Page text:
Protesters clashed with riot police at Hong Kong’s international airport on Tuesday evening after flights were disrupted for a second day, as Donald Trump warned that China is moving troops to the border.
The airport scuffles broke out in the evening between police and protesters, after protesters allegedly detained two men suspected of being undercover Chinese officials.
Trouble began as about 10-15 regular police officers entered the airport without riot gear to assist paramedics after a man collapsed. The man was accused by demonstrators of being a member of Chinese state security.
Protesters then drove the police out of the terminal building. Shortly after, about 50 riot police arrived and clashes broke out in and around the entrance of the airport.
Police used pepper spray and made a handful of arrests as scenes briefly turned violent. A policeman was cornered and beaten with his own baton before protesters dispersed when he drew his pistol.
Protesters also detained a second man who they suspected of being an undercover agent. After emptying out his belongings, they found a blue T-shirt that has been worn by pro-Beijing supporters that they said was evidence he was a spy.
The editor-in-chief of the Global Times claimed one of the men seen detained and tied to a trolley was a reporter for the Chinese state newspaper.
Meanwhile, Chinese paramilitary police were assembling across the border in the city of Shenzhen for exercises.
While China has yet to threaten sending in the army – as it did against pro-democracy protesters in Beijing in 1989 – the Shenzhen exercises were a sign of its ability to crush the demonstrations, even at the cost to Hong Kong’s reputation as a safe haven for business and international exchange. Images on the internet showed armored personnel carriers belonging to the People’s Armed Police driving in a convoy Monday toward the site of the exercises.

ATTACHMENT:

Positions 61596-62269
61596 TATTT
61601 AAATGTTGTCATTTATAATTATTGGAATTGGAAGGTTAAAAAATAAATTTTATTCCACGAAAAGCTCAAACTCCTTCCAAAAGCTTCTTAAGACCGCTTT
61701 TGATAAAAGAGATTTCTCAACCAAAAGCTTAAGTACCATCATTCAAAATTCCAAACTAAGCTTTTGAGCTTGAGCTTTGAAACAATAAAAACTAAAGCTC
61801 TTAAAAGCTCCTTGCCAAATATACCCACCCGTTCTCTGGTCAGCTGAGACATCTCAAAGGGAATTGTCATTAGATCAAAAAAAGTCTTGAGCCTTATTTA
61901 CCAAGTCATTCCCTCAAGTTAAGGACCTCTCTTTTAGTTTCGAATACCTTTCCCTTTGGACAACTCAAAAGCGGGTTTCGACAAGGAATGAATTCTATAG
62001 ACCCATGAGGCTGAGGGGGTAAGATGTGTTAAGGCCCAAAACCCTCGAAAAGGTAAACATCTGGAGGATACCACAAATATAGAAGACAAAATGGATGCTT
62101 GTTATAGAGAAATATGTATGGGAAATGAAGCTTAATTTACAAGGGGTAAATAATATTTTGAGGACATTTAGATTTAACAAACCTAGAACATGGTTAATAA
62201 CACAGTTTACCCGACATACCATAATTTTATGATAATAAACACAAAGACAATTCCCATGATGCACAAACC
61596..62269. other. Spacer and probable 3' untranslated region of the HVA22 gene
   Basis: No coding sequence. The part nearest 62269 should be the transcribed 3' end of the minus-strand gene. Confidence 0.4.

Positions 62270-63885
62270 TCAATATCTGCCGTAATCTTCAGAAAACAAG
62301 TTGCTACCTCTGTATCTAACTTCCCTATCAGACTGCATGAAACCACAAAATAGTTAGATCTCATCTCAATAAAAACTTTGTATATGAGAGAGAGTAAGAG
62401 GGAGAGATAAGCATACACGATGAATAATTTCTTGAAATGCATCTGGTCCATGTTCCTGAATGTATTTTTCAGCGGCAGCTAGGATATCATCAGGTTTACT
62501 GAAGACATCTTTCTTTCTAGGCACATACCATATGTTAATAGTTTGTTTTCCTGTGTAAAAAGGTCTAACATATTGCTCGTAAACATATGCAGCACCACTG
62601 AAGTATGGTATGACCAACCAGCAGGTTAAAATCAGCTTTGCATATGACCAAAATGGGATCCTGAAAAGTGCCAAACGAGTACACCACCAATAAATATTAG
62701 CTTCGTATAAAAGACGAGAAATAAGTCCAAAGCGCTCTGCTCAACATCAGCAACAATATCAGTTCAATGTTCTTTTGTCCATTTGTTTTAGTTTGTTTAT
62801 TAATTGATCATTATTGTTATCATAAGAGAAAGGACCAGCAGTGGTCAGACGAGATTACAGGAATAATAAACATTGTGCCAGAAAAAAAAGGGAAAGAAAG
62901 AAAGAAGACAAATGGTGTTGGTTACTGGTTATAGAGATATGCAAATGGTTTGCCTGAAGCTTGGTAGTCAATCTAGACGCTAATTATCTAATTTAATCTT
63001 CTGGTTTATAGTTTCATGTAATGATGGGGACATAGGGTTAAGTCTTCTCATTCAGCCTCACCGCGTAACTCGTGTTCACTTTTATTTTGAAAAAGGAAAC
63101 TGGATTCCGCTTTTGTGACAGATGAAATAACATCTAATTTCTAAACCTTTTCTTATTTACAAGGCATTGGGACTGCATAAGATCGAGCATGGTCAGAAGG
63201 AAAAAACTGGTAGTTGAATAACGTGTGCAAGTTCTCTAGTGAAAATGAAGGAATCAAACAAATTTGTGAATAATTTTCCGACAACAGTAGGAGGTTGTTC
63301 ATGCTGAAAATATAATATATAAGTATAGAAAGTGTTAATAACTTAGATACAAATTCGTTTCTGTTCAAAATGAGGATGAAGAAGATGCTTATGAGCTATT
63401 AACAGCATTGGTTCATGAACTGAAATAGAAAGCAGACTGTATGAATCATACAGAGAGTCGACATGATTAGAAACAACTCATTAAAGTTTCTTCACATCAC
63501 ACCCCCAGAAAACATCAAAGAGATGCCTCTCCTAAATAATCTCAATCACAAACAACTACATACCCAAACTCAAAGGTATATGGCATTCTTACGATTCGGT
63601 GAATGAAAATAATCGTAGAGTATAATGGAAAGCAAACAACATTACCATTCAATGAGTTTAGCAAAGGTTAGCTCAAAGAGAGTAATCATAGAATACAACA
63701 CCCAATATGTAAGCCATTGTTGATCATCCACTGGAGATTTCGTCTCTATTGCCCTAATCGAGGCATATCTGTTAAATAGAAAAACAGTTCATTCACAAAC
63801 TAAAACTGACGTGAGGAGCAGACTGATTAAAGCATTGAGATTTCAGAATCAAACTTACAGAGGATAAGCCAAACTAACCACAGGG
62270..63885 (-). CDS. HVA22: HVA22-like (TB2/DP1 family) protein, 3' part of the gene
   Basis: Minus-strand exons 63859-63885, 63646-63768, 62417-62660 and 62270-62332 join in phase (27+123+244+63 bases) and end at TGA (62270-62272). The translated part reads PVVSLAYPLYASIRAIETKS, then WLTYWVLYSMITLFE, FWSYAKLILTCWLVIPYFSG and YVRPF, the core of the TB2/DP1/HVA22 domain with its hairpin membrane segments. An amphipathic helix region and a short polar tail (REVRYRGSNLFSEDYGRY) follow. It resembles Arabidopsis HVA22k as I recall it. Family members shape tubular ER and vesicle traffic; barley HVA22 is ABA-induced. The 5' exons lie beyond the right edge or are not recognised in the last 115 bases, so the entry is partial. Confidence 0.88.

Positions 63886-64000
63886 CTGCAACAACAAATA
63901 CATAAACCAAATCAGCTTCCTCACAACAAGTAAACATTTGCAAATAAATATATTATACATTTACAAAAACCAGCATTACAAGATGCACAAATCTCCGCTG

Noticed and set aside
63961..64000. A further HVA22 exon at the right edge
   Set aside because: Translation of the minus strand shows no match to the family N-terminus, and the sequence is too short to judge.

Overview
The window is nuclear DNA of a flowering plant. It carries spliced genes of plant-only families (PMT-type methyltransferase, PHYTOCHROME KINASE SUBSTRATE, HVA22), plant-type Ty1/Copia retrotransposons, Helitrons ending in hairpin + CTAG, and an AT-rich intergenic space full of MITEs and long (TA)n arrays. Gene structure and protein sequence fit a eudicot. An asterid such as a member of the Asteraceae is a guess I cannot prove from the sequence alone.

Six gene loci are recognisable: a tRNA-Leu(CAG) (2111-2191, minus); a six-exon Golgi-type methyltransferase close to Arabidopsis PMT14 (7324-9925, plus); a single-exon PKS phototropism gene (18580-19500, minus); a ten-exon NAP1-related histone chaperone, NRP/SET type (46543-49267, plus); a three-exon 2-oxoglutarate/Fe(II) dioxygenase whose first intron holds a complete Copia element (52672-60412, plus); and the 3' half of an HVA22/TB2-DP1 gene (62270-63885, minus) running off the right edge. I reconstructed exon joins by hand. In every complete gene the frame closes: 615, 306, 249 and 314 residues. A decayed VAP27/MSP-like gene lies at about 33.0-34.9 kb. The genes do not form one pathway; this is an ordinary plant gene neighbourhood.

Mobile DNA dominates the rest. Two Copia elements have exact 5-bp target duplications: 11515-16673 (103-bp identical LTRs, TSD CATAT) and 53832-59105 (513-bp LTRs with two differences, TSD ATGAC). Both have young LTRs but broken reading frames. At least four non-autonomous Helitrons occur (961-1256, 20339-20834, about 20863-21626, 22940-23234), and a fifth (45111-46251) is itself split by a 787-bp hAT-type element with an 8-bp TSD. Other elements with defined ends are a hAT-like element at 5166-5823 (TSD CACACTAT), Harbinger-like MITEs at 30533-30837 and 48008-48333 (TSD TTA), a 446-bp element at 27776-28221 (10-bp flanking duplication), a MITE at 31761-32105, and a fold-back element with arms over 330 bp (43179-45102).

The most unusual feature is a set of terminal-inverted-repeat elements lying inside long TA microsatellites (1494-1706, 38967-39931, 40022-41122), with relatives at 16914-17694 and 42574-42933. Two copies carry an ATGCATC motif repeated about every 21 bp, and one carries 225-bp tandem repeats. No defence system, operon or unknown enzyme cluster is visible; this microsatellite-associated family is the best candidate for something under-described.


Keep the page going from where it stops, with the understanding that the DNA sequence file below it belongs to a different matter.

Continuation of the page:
Mr Trump said in a tweet: “Our Intelligence has informed us that the Chinese Government is moving troops to the Border with Hong Kong. Everyone should be calm and safe!”
Ten weeks of increasingly violent clashes between police and protesters have roiled the Asian financial hub as thousands of residents chafe at a perceived erosion of freedoms and autonomy under Chinese rule.
The United Nations High Commissioner for Human Rights urged Hong Kong to exercise restraint and investigate evidence of its forces firing tear gas at protesters in ways banned under international law.
China later rejected what it called a “wrongful statement” by the UN, saying it amounted to interference in its domestic affairs.
At a news conference in the government headquarters complex, which is fortified behind 6-foot (1.8-m) -high water-filled barricades, Hong Kong Chief Executive Carrie Lam said: “Take a minute to look at our city, our home.”
Her voice cracked as she added: “Can we bear to push it into the abyss and see it smashed to pieces?”
Ms Lam’s repeated refusals to make any concessions or show sympathy toward protesters, some of whom have been injured as police shoot tear gas and rubber bullets, has only upset them more and boosted public support for the activists plunging the city into its worst political crisis in decades.
Chris Patten, the last governor under British colonial rule, said that Hong Kong was “close to the abyss”, because Ms Lam refused to withdraw a controversial extradition bill
“I think there is a degree of frustration and anger at the government refusing to give any sensible ground at all, which probably provokes more violence,” Mr Patten told BBC Radio 4’s Today programme.
He urged Boris Johnson to take a firmer line with Beijing, and to put pressure on visiting National Security Advisor John Bolton for US help.
Tom Tugendhat, chairman of the foreign affairs committee, said the UK should extend citizenship rights to Hong Kong citizens.
The White House has also urged “all sides” to avoid violence in Hong Kong. Senate majority leader Mitch McConnell, a Republican, on Monday praised protesters for standing up to the Chinese Communist Party, warning that the “world is watching” for any violent crackdown by authorities.
US President Donald Trump said on Tuesday he hoped no one would be killed. The crisis was a “very tricky situation,” the president told reporters in New Jersey.
“I hope it works out peacefully, nobody gets hurt, nobody gets killed,” he said.